U.S. lawmakers again pressure Bahamas to abandon oil exploration

Bert Wilkinson | 12/24/2020, midnight
As Caribbean neighbors Guyana and Suriname continue to make global headlines with world class offshore oil discoveries, the U.S. government, ...
Flag of The Bahamas Image by jorono from Pixabay

As Caribbean neighbors Guyana and Suriname continue to make global headlines with world class offshore oil discoveries, the U.S. government, a bipartisan group of American lawmakers and local activists continue to put pressure on authorities in The Bahamas to shut down the island’s most recent efforts to find commercial quantities of oil and gas.

Earlier this year, the same group of lawmakers had unsuccessfully asked Mike Pompeo’s distracted State Department to intervene to halt an effort by The Bahamas Petroleum Corporation (BPC) to drill the Perseverance One well in the coming week. The legislators had demanded that the Trump administration use its powers and influence to force an abandonment of any offshore drilling, fearing a spill could wipe out marine SCUBA diving and other marine sports affecting areas north of The Bahamas and the Florida coast among others.

This time as the Tribune newspapers reports, the lawmakers have turned their attention to the local cabinet, writing to Prime Minister Hubert Ingraham directly urging him to abandon the plan and to chase away the Stenna IceMax from the offshore drilling area. Actual drilling in an area off Andros Island was expected to commence this week.

The Minnis administration has been coming under fierce criticism from local and international environmental groups to stop the project but the PM countered last week by saying the nation was locked into an airtight deal and could not exit the agreement that easily especially because no local laws had been breached. He, however, made it plain that he and some other cabinet ministers were totally against oil exploration but were prepared to honor a signed agreement. The letter was dated Dec. 17.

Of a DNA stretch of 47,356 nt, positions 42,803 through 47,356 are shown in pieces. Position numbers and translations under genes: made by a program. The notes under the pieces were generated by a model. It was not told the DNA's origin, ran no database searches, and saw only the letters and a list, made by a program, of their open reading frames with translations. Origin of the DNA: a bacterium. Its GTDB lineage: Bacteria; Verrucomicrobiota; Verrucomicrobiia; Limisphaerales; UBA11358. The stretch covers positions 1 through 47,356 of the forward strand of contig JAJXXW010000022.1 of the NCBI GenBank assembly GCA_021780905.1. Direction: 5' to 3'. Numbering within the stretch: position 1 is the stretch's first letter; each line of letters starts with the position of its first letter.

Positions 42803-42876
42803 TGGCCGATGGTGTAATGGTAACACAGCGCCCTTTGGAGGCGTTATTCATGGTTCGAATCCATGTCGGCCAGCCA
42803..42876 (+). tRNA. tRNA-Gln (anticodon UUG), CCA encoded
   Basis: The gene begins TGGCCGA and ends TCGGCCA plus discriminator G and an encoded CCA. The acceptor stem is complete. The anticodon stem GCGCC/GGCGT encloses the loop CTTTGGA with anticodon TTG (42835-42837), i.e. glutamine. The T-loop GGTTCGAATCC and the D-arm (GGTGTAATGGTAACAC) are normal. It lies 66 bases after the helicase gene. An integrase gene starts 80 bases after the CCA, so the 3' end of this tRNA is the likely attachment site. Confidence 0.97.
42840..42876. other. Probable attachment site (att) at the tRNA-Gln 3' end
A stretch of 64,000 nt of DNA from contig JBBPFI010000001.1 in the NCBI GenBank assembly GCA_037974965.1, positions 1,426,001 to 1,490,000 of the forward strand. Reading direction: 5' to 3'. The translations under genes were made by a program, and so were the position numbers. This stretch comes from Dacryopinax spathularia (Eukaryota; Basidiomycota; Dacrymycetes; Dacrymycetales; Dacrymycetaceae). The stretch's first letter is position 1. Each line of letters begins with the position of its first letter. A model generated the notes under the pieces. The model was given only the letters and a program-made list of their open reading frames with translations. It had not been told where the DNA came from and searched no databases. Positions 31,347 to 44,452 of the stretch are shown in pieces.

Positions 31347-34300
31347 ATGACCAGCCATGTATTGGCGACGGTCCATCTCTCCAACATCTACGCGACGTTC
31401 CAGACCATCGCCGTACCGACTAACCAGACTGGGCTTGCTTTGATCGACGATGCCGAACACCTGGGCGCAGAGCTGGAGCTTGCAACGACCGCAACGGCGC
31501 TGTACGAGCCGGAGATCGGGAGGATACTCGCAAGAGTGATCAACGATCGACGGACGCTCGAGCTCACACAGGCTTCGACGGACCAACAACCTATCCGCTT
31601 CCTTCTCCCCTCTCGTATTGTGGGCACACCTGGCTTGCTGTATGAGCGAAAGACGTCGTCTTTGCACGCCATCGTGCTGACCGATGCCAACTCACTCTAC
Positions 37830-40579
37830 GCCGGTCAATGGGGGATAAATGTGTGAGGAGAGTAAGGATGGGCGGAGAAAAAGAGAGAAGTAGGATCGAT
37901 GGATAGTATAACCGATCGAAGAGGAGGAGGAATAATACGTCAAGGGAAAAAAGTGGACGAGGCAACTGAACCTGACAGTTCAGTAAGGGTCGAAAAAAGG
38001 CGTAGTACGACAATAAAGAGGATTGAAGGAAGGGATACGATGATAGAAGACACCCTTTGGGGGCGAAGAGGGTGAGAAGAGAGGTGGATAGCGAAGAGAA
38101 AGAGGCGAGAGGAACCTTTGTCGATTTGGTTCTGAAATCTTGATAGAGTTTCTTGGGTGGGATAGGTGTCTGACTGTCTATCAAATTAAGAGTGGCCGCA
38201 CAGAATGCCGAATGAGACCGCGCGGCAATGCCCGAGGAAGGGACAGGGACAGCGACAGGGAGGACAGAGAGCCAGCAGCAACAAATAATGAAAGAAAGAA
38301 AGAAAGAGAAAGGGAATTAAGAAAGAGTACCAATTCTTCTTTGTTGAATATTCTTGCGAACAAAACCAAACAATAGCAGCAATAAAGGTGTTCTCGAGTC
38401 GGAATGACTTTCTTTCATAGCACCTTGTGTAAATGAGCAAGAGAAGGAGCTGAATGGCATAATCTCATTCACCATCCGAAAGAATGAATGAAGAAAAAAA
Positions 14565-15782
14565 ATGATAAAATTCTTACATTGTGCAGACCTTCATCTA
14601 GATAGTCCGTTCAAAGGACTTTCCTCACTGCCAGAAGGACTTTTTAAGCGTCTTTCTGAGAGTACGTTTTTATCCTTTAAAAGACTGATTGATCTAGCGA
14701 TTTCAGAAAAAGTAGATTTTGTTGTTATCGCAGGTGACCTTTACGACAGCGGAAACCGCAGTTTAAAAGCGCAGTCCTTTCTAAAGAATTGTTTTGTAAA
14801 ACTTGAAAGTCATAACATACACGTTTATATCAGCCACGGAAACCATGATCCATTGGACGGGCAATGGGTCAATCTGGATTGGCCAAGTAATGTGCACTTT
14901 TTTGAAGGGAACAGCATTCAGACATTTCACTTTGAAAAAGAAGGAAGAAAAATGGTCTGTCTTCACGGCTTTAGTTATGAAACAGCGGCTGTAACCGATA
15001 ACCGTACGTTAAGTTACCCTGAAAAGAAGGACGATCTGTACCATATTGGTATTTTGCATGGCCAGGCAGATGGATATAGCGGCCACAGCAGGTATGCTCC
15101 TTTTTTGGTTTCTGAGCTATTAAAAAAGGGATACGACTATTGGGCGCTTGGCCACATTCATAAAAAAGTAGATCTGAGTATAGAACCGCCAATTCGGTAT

“Should BPC’s project move forward,” the letter stated, “we will be justified in fearing that the Atlantic coast is at risk of severe, even catastrophic, impact from any spills that might occur––essentially undermining the recent offshore drilling ban extension from President Trump and future offshore drilling restrictions. It is unclear whether BPC has the capacity to help mitigate a serious disaster, let alone prevent one in the first place. Should a calamitous event occur, the Bahamian government and BPC’s cleanup efforts will undoubtedly require financial assistance from neighbors, including the United States, to address any spill that would spread throughout domestic and international waters.

Like the previous group which had written to Pompeo, this one also harked back to the 2010 Deepwater Horizon spill off the American south coast, noting that that disaster had killed 11 drill ship staffers, spewed 200 million gallons of crude into the Atlantic and had caused massive economic and environmental devastation to contiguous areas.

But while the various groups are engaging in their anti-drilling activities even as the Christmas break looms, the Stenna IceMax is getting ready to drill what the American lawmakers say is a well that is similar to the one that British petroleum had sunk before the project had exploded in a ball of flames with the resulting spill of millions of gallons into the Gulf of Mexico.

“It has become clear that oil companies such as BPC have every intention to plow ahead despite red flags, which warn of the grave health, natural disaster and environmental risks of drilling,” the lawmakers contended as the local senate prepares to debate the issue this week.

For its part, the BPC continues to argue that the island chain has the right to exploit its natural resources, pointing to the possibility of life changing economic fortunes for the better if commercial quantities are indeed found as it also pointed to the vulnerability of the lifeline tourism sector to global shock such as the COVID-19 pandemic.